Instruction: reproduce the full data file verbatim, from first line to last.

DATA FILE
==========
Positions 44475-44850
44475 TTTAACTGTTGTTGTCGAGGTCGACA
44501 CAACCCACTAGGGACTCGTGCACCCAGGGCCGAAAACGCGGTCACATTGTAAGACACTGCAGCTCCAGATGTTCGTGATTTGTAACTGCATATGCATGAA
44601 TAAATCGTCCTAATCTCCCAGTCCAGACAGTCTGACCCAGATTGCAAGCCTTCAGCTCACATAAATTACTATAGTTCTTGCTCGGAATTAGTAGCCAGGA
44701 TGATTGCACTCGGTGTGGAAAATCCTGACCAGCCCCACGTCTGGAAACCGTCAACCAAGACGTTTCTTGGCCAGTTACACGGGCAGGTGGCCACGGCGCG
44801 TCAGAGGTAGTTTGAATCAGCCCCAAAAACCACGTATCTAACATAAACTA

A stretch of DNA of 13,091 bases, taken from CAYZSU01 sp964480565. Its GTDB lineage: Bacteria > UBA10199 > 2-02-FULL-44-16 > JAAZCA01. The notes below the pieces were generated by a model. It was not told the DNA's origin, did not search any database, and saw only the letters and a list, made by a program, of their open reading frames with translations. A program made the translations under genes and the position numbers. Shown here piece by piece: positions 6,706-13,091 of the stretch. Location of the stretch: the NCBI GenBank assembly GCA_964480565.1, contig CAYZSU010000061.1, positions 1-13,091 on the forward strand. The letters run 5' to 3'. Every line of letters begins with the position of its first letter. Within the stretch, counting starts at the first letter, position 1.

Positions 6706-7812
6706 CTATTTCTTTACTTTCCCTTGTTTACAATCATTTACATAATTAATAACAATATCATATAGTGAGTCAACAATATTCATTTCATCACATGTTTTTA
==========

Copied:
Positions 44475-44850
44475 TTTAACTGTTGTTGTCGAGGTCGACA
44501 CAACCCACTAGGGACTCGTGCACCCAGGGCCGAAAACGCGGTCACATTGTAAGACACTGCAGCTCCAGATGTTCGTGATTTGTAACTGCATATGCATGAA
44601 TAAATCGTCCTAATCTCCCAGTCCAGACAGTCTGACCCAGATTGCAAGCCTTCAGCTCACATAAATTACTATAGTTCTTGCTCGGAATTAGTAGCCAGGA
44701 TGATTGCACTCGGTGTGGAAAATCCTGACCAGCCCCACGTCTGGAAACCGTCAACCAAGACGTTTCTTGGCCAGTTACACGGGCAGGTGGCCACGGCGCG
44801 TCAGAGGTAGTTTGAATCAGCCCCAAAAACCACGTATCTAACATAAACTA

A stretch of DNA of 13,091 bases, taken from CAYZSU01 sp964480565. Its GTDB lineage: Bacteria > UBA10199 > 2-02-FULL-44-16 > JAAZCA01. The notes below the pieces were generated by a model. It was not told the DNA's origin, did not search any database, and saw only the letters and a list, made by a program, of their open reading frames with translations. A program made the translations under genes and the position numbers. Shown here piece by piece: positions 6,706-13,091 of the stretch. Location of the stretch: the NCBI GenBank assembly GCA_964480565.1, contig CAYZSU010000061.1, positions 1-13,091 on the forward strand. The letters run 5' to 3'. Every line of letters begins with the position of its first letter. Within the stretch, counting starts at the first letter, position 1.

Positions 6706-7812
6706 CTATTTCTTTACTTTCCCTTGTTTACAATCATTTACATAATTAATAACAATATCATATAGTGAGTCAACAATATTCATTTCATCACATGTTTTTA